Jump to content
  • Advertisement
Sign in to follow this  

3D Yaw and Pitch against the skyplane

Recommended Posts

I need to obtain the correct yaw and pitch against the skyplane which is located at the camera position plus the far distance times the look direction, I can handle the yaw, I got the skyplane yaw'ed between 0 and 1.57 radians, which is good only when the camera is looking in a direction without elevations. If I do elevations,  let's pretend the original pitch of the skyplane is 1.57 because I have the plane sitting flat, if I raise the camera up to right above to the sky, the camera is pitching from 0 to 4.7, and the skyplane is 1.57->3.14...

There is no problem when I don't yaw the camera, I don't need to yaw the camera when I look right up to the sky above me. So the the yaw is 0 and the pitch is 3.14 when looking up. When looking forward, the skyplane's yaw is 0->1.57

Camera: (Pitch) 0(flat)->4.7(vertically upwards)

               (Yaw): N/A

Skyplane: (Pitch) 1.57(Facing camera)-3.14(facing down to camera)

               (Yaw): 0-1.57-> 0

Now the problem is when I pitch the camera to 4.7, I don't really want to yaw the skyplane, but as you know, I have to tell the camera the up vector, it will orientate the camera somehow which then gives me a yaw, so when I look up vertically, the sky is skewed.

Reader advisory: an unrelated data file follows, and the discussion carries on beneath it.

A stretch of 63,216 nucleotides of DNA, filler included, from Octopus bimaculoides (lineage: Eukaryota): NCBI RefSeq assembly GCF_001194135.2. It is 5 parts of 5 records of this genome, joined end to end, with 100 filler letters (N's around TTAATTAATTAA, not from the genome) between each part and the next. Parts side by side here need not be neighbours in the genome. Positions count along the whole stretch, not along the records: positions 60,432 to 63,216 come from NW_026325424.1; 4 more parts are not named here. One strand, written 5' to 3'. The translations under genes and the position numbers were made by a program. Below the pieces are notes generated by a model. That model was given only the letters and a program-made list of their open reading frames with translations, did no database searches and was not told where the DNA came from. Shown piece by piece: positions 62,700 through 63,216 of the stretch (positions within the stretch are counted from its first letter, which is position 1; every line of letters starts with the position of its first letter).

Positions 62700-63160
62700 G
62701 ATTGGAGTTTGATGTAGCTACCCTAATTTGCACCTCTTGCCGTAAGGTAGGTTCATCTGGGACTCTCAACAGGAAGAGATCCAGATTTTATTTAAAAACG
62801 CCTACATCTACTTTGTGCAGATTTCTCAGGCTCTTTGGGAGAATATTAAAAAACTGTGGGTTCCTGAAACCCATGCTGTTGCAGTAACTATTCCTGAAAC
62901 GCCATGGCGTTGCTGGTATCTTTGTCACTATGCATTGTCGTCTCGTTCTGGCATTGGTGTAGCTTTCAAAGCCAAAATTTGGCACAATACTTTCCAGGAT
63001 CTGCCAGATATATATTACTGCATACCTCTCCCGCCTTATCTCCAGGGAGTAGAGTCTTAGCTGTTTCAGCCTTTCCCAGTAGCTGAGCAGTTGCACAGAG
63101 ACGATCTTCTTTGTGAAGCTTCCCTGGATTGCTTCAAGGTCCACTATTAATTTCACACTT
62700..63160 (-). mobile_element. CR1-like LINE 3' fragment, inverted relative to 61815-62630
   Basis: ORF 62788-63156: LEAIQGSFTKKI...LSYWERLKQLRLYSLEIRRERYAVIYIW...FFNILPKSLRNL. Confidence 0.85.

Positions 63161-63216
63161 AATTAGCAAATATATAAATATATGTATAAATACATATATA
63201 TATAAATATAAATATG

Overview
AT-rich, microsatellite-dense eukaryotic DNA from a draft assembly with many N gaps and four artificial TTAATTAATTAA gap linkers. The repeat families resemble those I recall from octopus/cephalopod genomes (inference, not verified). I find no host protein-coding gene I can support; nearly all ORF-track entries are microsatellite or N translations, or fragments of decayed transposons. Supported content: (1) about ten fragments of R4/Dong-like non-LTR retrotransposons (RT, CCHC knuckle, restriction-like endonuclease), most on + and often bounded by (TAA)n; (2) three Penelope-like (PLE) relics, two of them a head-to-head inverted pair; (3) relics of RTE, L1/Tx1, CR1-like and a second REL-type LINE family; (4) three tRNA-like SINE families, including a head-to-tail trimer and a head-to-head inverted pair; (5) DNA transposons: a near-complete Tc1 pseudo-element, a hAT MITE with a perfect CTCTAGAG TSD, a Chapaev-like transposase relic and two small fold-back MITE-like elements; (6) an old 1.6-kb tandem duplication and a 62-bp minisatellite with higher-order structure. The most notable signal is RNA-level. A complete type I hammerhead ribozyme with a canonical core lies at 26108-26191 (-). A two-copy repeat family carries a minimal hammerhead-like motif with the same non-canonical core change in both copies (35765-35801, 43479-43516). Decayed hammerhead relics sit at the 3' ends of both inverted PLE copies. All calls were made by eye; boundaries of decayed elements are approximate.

Another option to calculate the matrix for the skyplane is this:

	const D3DXMATRIX* v = m_pCam->GetViewMatrix();
const D3DXMATRIX* p = m_pCam->GetProjMatrix();
D3DXMATRIX vp = *v * *p;
D3DXVECTOR3 camPos = m_pCam->GetPos();
D3DXVECTOR4 camPosVec4(camPos.x, camPos.y, camPos.z, 1);
    // camPosVec4 * vp;
D3DXVECTOR4 targetVec4;
D3DXVec4Transform(&targetVec4, &camPosVec4, &vp);
D3DXVECTOR3 targetPos(targetVec4.x, targetVec4.y, targetVec4.z);
Edited by lucky6969b

Share this post

Link to post
Share on other sites

I like the other option more.

Is that code C++? That looks ugly. Don't they have namespaces there like
using D3DLinAlg; ?
How do the dare overload the  operator * where it does not commute?
Did they hear of CamelCase?
What is this Transform? Do they mean: Multiplication? Why do they order the args in such a strange way?

Maybe switch to unity and see the beauty buried below that C++? dunno..

Share this post

Link to post
Share on other sites

Create an account or sign in to comment

You need to be a member in order to leave a comment

Create an account

Sign up for a new account in our community. It's easy!

Register a new account

Sign in

Already have an account? Sign in here.

Sign In Now
Sign in to follow this  

  • Advertisement

Important Information

By using GameDev.net, you agree to our community Guidelines, Terms of Use, and Privacy Policy.

Participate in the game development conversation and more when you create an account on GameDev.net!

Sign me up!